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9/28/2010
03:34 PM
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Document Foundation To Take OpenOffice Code Outside Oracle

The code base for the open source look-alike suite to Microsoft Office has been moved outside Oracle by a new foundation, which claims it will further develop it.

The contributors and lead developers who make up the core of the OpenOffice open source project have decided to step outside of Oracle and form an independent, non-profit group called The Document Foundation.

Oracle owns the OpenOffice suite of office productivity applications, which came through its doors with the acquisition of Sun Microsystems. Sun had earlier acquired the Star Office suite of applications that originated as a commercial product set in Germany. Sun attempted to compete with Microsoft by making the applications more compatible with Microsoft Office and making them freely available as OpenOffice.

The founders of The Document Foundation are saying they do not plan to fork the code, but they are calling their version, LibreOffice. Oracle has been invited to join the group. If it declines, its developers and the volunteers behind LIbreOffice will have to work closely together to avoid two diverging code bases.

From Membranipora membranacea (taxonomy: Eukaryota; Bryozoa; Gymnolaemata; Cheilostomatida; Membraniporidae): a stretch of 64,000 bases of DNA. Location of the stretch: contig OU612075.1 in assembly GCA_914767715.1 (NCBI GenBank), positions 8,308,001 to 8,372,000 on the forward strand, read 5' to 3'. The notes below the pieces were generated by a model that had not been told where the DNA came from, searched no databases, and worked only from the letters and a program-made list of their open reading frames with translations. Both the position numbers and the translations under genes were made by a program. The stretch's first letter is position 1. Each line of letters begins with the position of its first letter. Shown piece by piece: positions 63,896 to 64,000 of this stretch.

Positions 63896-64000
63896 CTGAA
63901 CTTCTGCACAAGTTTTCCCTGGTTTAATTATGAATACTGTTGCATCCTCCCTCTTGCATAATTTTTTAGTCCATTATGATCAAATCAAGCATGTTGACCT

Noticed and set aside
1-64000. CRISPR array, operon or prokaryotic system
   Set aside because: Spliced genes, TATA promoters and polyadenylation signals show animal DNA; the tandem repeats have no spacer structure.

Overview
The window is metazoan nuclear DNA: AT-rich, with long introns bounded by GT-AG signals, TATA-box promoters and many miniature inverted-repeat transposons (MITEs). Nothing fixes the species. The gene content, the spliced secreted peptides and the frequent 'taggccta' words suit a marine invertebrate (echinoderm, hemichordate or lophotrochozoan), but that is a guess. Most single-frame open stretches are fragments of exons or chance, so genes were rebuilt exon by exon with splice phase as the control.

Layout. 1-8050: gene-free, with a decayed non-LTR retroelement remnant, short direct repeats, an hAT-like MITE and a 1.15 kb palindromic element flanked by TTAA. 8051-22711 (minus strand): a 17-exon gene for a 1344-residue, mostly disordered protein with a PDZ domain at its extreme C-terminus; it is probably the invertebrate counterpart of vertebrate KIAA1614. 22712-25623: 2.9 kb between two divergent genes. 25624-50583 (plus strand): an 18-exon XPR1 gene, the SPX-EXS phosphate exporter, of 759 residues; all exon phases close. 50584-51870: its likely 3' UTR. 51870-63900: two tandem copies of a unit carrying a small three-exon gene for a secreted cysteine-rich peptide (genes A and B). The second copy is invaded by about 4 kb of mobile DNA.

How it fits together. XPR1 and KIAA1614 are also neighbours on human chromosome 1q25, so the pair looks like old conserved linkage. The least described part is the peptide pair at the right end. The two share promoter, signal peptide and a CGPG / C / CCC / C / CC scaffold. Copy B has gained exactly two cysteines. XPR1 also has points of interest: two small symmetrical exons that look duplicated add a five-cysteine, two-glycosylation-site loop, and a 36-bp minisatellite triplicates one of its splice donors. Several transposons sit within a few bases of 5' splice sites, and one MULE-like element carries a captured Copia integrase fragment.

The foundation posted a FAQ that indicated it hoped Oracle will cooperate with its goals and even grant it use of the OpenOffice trademark. But if it doesn’t, it indicated it will pursue its own goals regardless. That makes the prospect of a fork in the open office code more likely within the next few releases of OpenOffice and LibreOffice. The FAQ said, “The OpenOffice.org trademark is owned by Oracle Corporation. Our hope is that Oracle will donate this to the Foundation, along with the other assets it holds in trust for the Community, in due course, once legal etc issues are resolved. However, we need to continue work in the meantime.”

The developers behind OpenOffice say its applications experienced ten years of growth with Sun and now they were establishing the foundation "to fulfill the promise of independence written in the original charter" of the OpenOffice project's group structure. The group's announcement said it will serve as "the cornerstone of a new ecosystem where individuals and organization can contribute to and benefit from the availability of a truly free office suite." Such wording implies the founders no longer view the code inside Oracle as "truly free."

The move didn't catch many by surprise. OpenOffice is based on the Open Document Format, an OASIS standard for representing electronic documents in XML, and several years ago, Sun, IBM and others formed an alliance to campaign for adoption of the ODF as a way to escape proprietary formats found in Microsoft Office. Microsoft responded with its own format, which it submitted to an international standards body for approval.

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